Giving Thanks in 2020

Thanksgiving 2020. Those words seem like an oxymoron. This has certainly been a strange year. When you look around, you might sense there is less to be thankful about than usual as we approach the close of 2020 with anticipation. After all, 2021 has to be better than 2020, right?

It’s a natural feeling. Effects of the virus. Emotional, physical, and financial impacts. Lockdowns, virtual everything, businesses shutting down, not just a jog from “normal” but a sharp left that has many of us just scratching our heads. There will be many empty seats at the traditional Thanksgiving table, some because of the natural aging process, some because of deaths, some because of travel restrictions, some because of gathering restrictions, some because of fear, all because of Covid 19.

On top of the virus, throw on other seemingly never-ending barrages of natural disasters like fires, hurricanes, tornadoes, etc. Civil unrest runs rampant where legitimate protests are often hijacked by looting and violence leaving innocent people and businesses in their wake. We won’t even discuss the political upheaval and angst that has honed sharp ideological divides that have ripped family and friend relationships to shreds. These divisions are causing havoc in the country almost to the point where we can’t have a civil conversation.

We’re winding down, but there are still too many families separated by war.  No one really knows whether the economy is improving but we all know someone still struggling paycheck to paycheck – or even worse – without a viable job. There are still too many people living at or below poverty … and the numbers grow.

Our youth continue to be literally under siege – staring at experimentation and exploitation of seemingly uncontrolled drugs, unbridled sex, wanton violence and unparalleled peer pressure … all at a younger and younger age. Our families are under attack. Our morals – what’s left of them in an increasingly immoral world – are constantly challenged. There is still too much racial, cultural and class intolerance.

Life continues to be tough for families and children, for employees and employers, for church and state. Life changed after the senselessness of Sept. 11 and even after 19 years, it’s aftermath has ushered in gratuitous acts of violence and the ever-present threat of terrorism home and abroad. Those with family in the military feel a certain anxiousness that could dampen the holidays.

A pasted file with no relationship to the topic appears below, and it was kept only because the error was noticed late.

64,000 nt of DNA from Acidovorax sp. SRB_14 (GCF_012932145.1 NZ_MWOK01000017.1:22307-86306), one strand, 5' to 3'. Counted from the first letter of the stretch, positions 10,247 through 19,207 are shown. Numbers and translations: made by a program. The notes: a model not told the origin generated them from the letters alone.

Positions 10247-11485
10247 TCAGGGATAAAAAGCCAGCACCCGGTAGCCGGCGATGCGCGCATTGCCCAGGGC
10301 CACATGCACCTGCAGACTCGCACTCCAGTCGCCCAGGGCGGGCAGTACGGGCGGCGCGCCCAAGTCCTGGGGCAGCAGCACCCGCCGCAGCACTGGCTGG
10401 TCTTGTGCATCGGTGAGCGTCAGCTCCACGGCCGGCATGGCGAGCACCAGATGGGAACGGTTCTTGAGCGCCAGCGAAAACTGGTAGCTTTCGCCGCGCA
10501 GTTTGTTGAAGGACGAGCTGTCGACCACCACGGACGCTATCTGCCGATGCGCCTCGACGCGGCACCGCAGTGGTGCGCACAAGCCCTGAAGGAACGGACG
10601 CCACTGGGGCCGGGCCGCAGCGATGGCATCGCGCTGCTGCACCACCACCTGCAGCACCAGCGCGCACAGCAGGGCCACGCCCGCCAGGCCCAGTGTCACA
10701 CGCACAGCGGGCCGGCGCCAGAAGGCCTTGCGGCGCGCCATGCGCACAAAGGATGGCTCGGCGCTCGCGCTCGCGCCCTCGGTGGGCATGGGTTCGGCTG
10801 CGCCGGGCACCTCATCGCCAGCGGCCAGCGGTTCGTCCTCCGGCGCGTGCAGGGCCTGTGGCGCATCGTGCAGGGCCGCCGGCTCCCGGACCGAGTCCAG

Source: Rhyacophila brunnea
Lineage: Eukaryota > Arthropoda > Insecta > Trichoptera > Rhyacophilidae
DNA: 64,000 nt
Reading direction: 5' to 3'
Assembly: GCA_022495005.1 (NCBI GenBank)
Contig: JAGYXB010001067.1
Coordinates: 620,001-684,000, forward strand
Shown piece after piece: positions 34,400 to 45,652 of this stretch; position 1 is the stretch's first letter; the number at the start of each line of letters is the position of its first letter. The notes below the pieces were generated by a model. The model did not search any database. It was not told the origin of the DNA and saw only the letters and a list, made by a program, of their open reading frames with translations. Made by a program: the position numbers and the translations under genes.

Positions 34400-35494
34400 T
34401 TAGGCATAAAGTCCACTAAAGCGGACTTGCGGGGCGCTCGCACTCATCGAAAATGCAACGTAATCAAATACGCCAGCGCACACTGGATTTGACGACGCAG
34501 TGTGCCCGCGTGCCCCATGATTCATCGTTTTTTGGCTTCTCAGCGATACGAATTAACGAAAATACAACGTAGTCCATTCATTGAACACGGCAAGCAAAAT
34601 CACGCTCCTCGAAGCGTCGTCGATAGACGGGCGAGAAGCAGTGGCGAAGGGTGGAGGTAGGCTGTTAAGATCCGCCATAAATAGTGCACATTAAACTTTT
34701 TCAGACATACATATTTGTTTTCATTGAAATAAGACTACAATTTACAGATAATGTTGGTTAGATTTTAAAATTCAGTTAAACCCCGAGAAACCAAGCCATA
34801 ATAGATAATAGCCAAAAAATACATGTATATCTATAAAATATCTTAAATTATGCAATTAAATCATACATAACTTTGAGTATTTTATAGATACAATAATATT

But that’s not the right feeling … not the true meaning of the Thanksgiving tradition.

Despite the problems within and without our own little circles, there is a lot to give thanks for this Thanksgiving Day. Above all, we thank God for our very lives and the lives of all we touch and who touch us. That inter-connection itself is wider than you might imagine.

While many of us this Thanksgiving will forego a gathering with family and/or friends around the table, we’ll continue the tradition started by the Pilgrims in 1621 … one that is more than turkey and stuffing … one that includes praise, thanksgiving, sharing, and caring.

Thanksgiving is more than a day off to share with family and friends, sample the stuffing before the bird reaches the table or munch on leftovers while watching football games on television. It’s a day to look inward as well as outward … a day to recognize we still have much to be thankful for, despite all the problems in our nation and world.

I remain hopeful. On top of my blessing list is an ever-widening circle of family, friends, and followers. This Thanksgiving, whether it is with family and friends at the table or socially distant and virtual, please consider:

Counting your blessings instead of your crosses.

Counting your gains instead of your losses.

Counting your joys instead of your woes.

Counting your friends instead of your foes.

Counting your smiles instead of your tears.

Counting your courage instead of your fears.

Counting your full years instead of your lean.

Counting your kind deeds instead of your mean.

Counting your health instead of your wealth.

Counting on God instead of yourself.

It is truly a day for Thanksgiving. And a real good time to continue looking UP!

Happy Thanksgiving to all!

THOUGHT TO REMEMBER: Cultivate the habit of being grateful for every good thing that comes to you, and to give thanks continuously. And because all things have contributed to your advancement, you should include all things in your gratitude. — Ralph Waldo Emerson

About wisdomfromafather

I'm just an ordinary guy walking along the journey of life.
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2 Responses to Giving Thanks in 2020

  1. Bruce says:

    Happy Thanksgiving Day Joe.

    Liked by 1 person

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